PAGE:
Originally published at The Casey Stratton Blog. You can comment here or there.
“I consider the first 20 performances just learning the piece. Think about it this way: If you think about a pianist who plays a Schubert sonata through his whole lifetime — if you listen to Rubenstein or Horowitz playing their repertoire later in their life, you understand the richness with which they play that music, and how differently they must have played it when they were younger. … I think it’s only after about 20 performances that we begin to understand what the dynamic structure of the piece is.”
I read this quote on Tumblr this morning and it made a lot of sense to me. Phillip Glass turned 75 yesterday so the internet was abuzz with links, stories and quotes. This one in particular spoke to me in a specific way.
As a songwriter who now has a home studio (I bought mine in October 2002 so it has been nearly 10 years) I tend to record songs just as they are written. In the old days I’d have to wait weeks to months to get in a studio and record songs so I tended to have played them more often before the immortal recording was executed (yes, I am aware of the paradox of my word choice there.). Yet now it is more likely that the recording you hear is the very first rendering of the new song. You could argue for or against this for artistic reasons, but for the sake of this blog I will focus solely on this being ‘the way it is’ and how a song changes once you start playing it live.
I find that when I play live shows and start adding new songs in, they begin to take on a new shape. This begins in rehearsal so I know it is not merely the adrenaline rush of an audience influencing it. This is where Mr. Glass’ quote got my attention. I knew exactly what he meant. Dynamics tend to emerge that were not my original intent, per se. It will just feel like it wants to go where it goes. And generally once I find a particular phrasing or change to the original dynamic pleasing to me, I will play the song that way from then on. I can listen to early live recordings of songs only played a few times and the dynamics will be different every time as I am finding my way into it, but later recordings will almost always have the same dynamics. This is not to say that the performance is always the same or that I never stray in any way – part of the beauty of live performing is going where the musical wind takes you – but the gist will nearly always stay the same. The songs seem to find their groove and finally nestle into their true structures. Again – I call it “what they really want.”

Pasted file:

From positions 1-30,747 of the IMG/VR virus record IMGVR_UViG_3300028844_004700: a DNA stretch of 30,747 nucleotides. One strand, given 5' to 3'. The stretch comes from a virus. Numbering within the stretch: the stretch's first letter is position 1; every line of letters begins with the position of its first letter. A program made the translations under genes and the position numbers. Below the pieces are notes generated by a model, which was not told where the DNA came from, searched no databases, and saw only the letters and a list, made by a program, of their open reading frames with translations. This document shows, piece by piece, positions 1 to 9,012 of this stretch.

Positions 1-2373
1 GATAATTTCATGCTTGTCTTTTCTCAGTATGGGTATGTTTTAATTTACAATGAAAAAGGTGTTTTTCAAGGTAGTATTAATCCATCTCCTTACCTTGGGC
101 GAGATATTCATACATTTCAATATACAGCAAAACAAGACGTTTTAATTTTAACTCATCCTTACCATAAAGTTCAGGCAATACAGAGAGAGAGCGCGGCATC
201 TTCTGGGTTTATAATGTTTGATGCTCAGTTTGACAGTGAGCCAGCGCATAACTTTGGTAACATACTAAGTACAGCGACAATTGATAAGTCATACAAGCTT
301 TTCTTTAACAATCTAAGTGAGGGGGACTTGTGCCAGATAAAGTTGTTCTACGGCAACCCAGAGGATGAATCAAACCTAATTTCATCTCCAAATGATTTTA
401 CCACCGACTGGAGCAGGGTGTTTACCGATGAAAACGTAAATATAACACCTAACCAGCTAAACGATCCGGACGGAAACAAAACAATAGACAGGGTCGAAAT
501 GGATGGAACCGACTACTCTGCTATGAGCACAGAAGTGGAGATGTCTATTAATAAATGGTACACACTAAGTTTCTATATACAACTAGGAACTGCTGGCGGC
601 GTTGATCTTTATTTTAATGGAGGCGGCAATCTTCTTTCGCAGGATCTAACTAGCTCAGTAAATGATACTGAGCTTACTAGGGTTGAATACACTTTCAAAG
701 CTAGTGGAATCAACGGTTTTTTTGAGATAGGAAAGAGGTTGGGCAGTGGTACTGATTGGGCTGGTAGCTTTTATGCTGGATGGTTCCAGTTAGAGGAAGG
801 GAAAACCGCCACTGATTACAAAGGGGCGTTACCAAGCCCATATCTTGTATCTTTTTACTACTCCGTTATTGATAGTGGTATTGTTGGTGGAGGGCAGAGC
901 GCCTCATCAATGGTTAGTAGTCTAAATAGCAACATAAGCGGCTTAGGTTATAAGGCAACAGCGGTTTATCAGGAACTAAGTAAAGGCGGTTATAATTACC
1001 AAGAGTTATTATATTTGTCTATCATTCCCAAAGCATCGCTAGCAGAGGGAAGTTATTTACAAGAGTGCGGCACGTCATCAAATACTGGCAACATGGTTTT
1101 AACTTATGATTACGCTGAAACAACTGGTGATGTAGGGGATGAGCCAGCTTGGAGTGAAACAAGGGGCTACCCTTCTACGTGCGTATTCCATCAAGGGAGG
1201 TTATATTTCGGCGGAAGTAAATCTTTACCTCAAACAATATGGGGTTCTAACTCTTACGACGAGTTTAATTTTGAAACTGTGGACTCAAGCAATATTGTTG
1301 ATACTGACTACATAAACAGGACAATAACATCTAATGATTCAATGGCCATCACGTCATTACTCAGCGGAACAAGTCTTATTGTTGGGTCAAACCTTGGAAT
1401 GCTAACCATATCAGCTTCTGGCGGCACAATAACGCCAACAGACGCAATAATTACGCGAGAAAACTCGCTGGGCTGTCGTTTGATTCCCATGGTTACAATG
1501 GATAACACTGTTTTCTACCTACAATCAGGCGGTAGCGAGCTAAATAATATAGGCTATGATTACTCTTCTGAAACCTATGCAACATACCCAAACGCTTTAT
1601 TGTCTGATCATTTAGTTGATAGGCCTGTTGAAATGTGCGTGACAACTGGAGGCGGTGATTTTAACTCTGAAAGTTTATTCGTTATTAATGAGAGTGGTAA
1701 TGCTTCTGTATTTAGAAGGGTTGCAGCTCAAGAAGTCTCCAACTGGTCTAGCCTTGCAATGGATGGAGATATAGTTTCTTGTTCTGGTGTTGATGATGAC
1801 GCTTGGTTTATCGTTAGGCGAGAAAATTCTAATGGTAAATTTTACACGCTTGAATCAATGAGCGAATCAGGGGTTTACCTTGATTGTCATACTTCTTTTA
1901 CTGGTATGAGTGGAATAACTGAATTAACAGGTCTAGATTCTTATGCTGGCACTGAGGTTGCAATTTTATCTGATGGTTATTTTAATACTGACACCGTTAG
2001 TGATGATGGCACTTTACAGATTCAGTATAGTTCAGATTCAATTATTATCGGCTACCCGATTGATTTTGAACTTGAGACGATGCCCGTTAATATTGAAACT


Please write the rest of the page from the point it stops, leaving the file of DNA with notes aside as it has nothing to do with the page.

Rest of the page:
This is also the key to being a good producer. The songs “know what they want” if you pay attention. Your job is to try to make that happen. Using your tools properly will get you off the ground, but your instincts will kick in and tell you what is or is not working. If it feels off to you, it will most likely feel off to others. If you are not happy with it, you should change direction. You can adjust basically any song to any style preference or aesthetic, but it will know what it wants in each genre you choose.
Back to performing your own songs though, I find that there is a very fulfilling feeling when a song finds its groove. I have a song called Hollow that has seen many incarnations, but the piano/vocal live version has taken on a life of its own over the years, and it feels like an old friend now. I don’t play it a lot, but when I do it’s because I am really wanting the comfort of the space it’s in now.
I may sound silly personifying songs, but most composers feel that our compositions are an extension of ourselves as well as some sort of communion with whatever is out there in the universe or great beyond. I don’t need it to have a name, I just know it when I feel it. And I do personify them often because they are organic things, capable of growth. They breathe and change. They are fluid. You can speed them up and slow them down, make them lighter, make them darker. A subtle shift can change the way it’s heard dramatically. I find this to be very exciting!
In the end, it is quite the intimate journey to get to know your own work. How often have writers gone back to their words and thought “Oh so THAT’S what I was really talking about!” Lyrics do that to me all the time. I’ll read them years later and the light bulb comes on. The music can and does do the same thing. Sometimes I’ll hear something in the production that is so perfectly fitting to the lyric of a song, yet was completely unintentional when I did it. Of course, you can then regale your friends with the tales of your brilliance and they’ll never know it was a complete accident. Seriously though, we know the subconscious mind works in complex ways and it is interesting to see it in action in a composition, performance or production.
Playing other people’s work takes many attempts to work out, to find the subtleties. It is no different with our own. In some ways it can be even harder to be objective. People ask me for advice about writing and performing all the time, and I almost always say the same thing. I think it applies here as well: Get out of your own way.